Attack of the Berkeley Mom by Lick the Fridge

Topic: Entitlement

The playground was crowded but peaceful. Nothing was out of the ordinary. Throngs of two and three year olds swung, slid, climbed, pedaled, shoveled and toddled around in an organized sea of chaos. Adults stood by in the wings ready to intervene should intervention be required.

“Mommy, look at me”s and “Daddy, I did it”s echoed around the play area. The sun shone. A pleasant breeze cooled the air. Frisbees glided gracefully in the adjacent park. Pot wafted in from behind the tennis courts. A “preacher” proselytized on the corner. This was Berkeley. Everything was perfect.

Unexpectedly and without warning the sky thundered and roared. The breeze became a hurricane. Sand blew in eyes, blankets were upturned, frisbees nosedived, roaches were extinguished.

Sudden weather changes like this did not occur in Berkeley. People couldn’t figure out what was happening. They philosophized, they intellectualized, they harrumphed, and they blamed it on non-organic food, U.S. foreign policy and Michael Crichton.

Then the people looked up. The answer to the disturbance came in the form of a helicopter hovering over the center of the park. The people openly wondered who was in the helicopter. Famous people didn’t visit Berkeley. Someone said that they thought it might be David Hasselhoff, but they weren’t sure. Anticipation grew, wind blew sand, hands shielded eyes.

Then, anticlimactically, out of the helicopter stepped a frumpy mom in her early forties and her maniacal five-year-old boy. People moaned in disappointment. The boy bum rushed the play structure, while the mom lagged behind and talked on her cell phone. The helicopter lifted and the park returned to its previous state of recreational calm.

While there had been no meteorological storm, a shit storm was about to take place within the gated fences of the play structure. The boy, freshly escaped from his padded room, ran around wildly like someone had put hot sauce in his go-gurt. He trampled younger kids. He hooted and hollered and Tarzaned his chest. He snatched toys out of two-year-old hands. He pushed kids off swings. He steamrolled babies at the bottom of the slide.

I looked around for R.P. McMurphy but couldn’t find him.

Meanwhile, just outside the playground fence, the mom continued her cell phone conversation. Topics included pedicures, celebrity sightings, and who was the biggest bitch on the new season of The Bachelor.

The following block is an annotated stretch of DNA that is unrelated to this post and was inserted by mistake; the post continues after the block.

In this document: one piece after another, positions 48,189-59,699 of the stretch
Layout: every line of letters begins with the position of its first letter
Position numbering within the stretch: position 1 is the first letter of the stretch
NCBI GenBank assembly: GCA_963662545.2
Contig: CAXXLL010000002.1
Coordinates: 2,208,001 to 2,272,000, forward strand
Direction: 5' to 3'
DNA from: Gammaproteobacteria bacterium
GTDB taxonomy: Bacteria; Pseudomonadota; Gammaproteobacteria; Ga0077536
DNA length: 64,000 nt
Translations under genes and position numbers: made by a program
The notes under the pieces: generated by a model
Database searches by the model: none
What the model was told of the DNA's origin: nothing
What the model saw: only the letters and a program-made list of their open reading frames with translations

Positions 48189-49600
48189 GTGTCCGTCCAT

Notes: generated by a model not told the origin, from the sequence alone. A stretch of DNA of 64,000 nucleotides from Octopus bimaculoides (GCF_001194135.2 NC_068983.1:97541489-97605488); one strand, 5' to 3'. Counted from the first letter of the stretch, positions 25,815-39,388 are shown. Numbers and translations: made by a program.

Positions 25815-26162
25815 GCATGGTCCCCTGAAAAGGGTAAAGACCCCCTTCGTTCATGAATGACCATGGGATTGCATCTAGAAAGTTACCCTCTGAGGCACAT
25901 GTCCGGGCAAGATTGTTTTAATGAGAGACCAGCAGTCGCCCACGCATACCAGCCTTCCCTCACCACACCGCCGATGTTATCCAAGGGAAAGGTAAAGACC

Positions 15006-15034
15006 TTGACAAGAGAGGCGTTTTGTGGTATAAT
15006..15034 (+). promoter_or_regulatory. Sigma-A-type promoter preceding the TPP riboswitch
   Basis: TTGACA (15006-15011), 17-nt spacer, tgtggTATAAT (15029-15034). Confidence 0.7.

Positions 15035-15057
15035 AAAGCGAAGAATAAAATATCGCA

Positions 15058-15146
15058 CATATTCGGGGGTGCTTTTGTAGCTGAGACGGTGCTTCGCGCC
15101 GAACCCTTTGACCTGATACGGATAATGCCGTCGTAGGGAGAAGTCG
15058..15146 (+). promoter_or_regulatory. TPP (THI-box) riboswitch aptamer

The scene was mildly amusing and made for good social commentary. That is, until the five-year-old asylum escapee knocked my daughter on her ass at the bottom of the slide.

“Can you believe he chose her? I mean, do you really think he’s going to spend the rest of his life with her? Come on. They’re not in love.”

I tried to channel the Buddha. Observe without judging or reacting. I picked my daughter up and dusted her off. I breathed deeply.

Less than a minute later, cries that I recognized as my son’s came from behind me. He lay on the ground next to a big wheel. Chief Bromden towered over him, before he hopped on and pedaled away laughing.

“You’re not really gonna get 20 Candles on Your Cake, are you? I got that last time and I totally wished I had gotten Bastille My Heart! It so goes with my skin tone better.”

Buddha? Hello? He wasn’t answering my calls. Instead of counting to ten, my mind was deciding which would be more appropriate: whooping a five year old’s ass, or beating some sense into a “my son has never heard me say no” Berkeley mom.

As I was deliberating, a third incident of barbarism occurred. No response. My children were not prepared for this. They had not worn their army fatigues and battle gear. They were unarmed and they needed me to protect them from the lunatic that had escaped the asylum.

“No, I’m dead serious. Sarah Palin is going to be at the Guerrilla Café for lunch tomorrow. They’re going to give her some serum to make her a liberal. Swear to god.”

“Look here, chief, you’ve hurt my kids three times now. Do you think – “

Before I could finish my lecture, I was knocked to the ground with a heavy blow that seemed to have come from the tree behind me. A woman with tall red boots, a stars and stripes bikini, and a gold headband stood over me.

“Wonder Woman?” I said, in a daze.

“Don’t you dare talk to my son ever again. He will do as he pleases, and I will protect him from any danger that he may encounter. Our family does not believe in discipline and you have no right to introduce your rules and morals in this manner. You should be ashamed of yourself.”

I tried to explain, but she kicked me in the teeth and tossed my crying children on top of me. The three of us lay strewn in the sand like a kicked over trashcan, wondering what had happened.

Wonder woman swooped up her son from the sand box and they flew off into the distance. Berkeley moms do know everything, I thought. They really do.

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Comments
4 Responses to “Attack of the Berkeley Mom by Lick the Fridge”
  1. @david_hammar says:

    It’s not just Berkeley. I recognize the archetype, sadly.

  2. Kevin says:

    While reading this my blood began to boil. These people make me so mad.

    Well, I’m glad you and your kids are okay.

    • Jared Karol says:

      Yeah, we’re fine. I know it’s not unique to Berkeley, but there is a “non discipline” mindset that permeates the Bay Area. I actually knew a mom who now has five year old twins who once said “I don’t want to have my kids ever hear me say no”. . . What? I haven’t talked to or seen her in probably four years. I wonder if she held to that statement.

      Looking forward to seeing your post. . .

      Jared

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